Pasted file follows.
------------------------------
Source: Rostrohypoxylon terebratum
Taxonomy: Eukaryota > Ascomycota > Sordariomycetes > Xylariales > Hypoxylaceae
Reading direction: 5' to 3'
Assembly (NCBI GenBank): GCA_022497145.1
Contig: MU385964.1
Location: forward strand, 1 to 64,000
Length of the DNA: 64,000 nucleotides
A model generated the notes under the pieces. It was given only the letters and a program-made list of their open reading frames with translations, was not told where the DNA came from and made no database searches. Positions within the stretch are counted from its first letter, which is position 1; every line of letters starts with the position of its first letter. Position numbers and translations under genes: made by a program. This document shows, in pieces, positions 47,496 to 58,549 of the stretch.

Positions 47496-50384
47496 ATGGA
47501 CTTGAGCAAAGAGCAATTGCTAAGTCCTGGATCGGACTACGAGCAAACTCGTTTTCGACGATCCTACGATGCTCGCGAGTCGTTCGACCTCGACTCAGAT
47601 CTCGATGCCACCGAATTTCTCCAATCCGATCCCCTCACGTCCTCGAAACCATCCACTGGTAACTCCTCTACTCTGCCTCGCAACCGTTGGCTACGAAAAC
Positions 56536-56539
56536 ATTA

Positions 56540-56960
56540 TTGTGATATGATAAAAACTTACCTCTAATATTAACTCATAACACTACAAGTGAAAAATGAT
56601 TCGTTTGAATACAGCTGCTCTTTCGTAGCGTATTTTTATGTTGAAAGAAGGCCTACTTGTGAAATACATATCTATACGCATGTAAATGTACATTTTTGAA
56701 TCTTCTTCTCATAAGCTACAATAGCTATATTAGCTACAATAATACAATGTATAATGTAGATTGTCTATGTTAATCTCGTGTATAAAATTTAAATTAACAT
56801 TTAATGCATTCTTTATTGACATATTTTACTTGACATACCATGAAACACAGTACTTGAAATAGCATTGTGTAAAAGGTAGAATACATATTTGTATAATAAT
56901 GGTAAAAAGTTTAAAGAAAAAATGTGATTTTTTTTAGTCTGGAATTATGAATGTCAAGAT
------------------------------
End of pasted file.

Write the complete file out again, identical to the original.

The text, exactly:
Source: Rostrohypoxylon terebratum
Taxonomy: Eukaryota > Ascomycota > Sordariomycetes > Xylariales > Hypoxylaceae
Reading direction: 5' to 3'
Assembly (NCBI GenBank): GCA_022497145.1
Contig: MU385964.1
Location: forward strand, 1 to 64,000
Length of the DNA: 64,000 nucleotides
A model generated the notes under the pieces. It was given only the letters and a program-made list of their open reading frames with translations, was not told where the DNA came from and made no database searches. Positions within the stretch are counted from its first letter, which is position 1; every line of letters starts with the position of its first letter. Position numbers and translations under genes: made by a program. This document shows, in pieces, positions 47,496 to 58,549 of the stretch.

Positions 47496-50384
47496 ATGGA
47501 CTTGAGCAAAGAGCAATTGCTAAGTCCTGGATCGGACTACGAGCAAACTCGTTTTCGACGATCCTACGATGCTCGCGAGTCGTTCGACCTCGACTCAGAT
47601 CTCGATGCCACCGAATTTCTCCAATCCGATCCCCTCACGTCCTCGAAACCATCCACTGGTAACTCCTCTACTCTGCCTCGCAACCGTTGGCTACGAAAAC
Positions 56536-56539
56536 ATTA

Positions 56540-56960
56540 TTGTGATATGATAAAAACTTACCTCTAATATTAACTCATAACACTACAAGTGAAAAATGAT
56601 TCGTTTGAATACAGCTGCTCTTTCGTAGCGTATTTTTATGTTGAAAGAAGGCCTACTTGTGAAATACATATCTATACGCATGTAAATGTACATTTTTGAA
56701 TCTTCTTCTCATAAGCTACAATAGCTATATTAGCTACAATAATACAATGTATAATGTAGATTGTCTATGTTAATCTCGTGTATAAAATTTAAATTAACAT
56801 TTAATGCATTCTTTATTGACATATTTTACTTGACATACCATGAAACACAGTACTTGAAATAGCATTGTGTAAAAGGTAGAATACATATTTGTATAATAAT
56901 GGTAAAAAGTTTAAAGAAAAAATGTGATTTTTTTTAGTCTGGAATTATGAATGTCAAGAT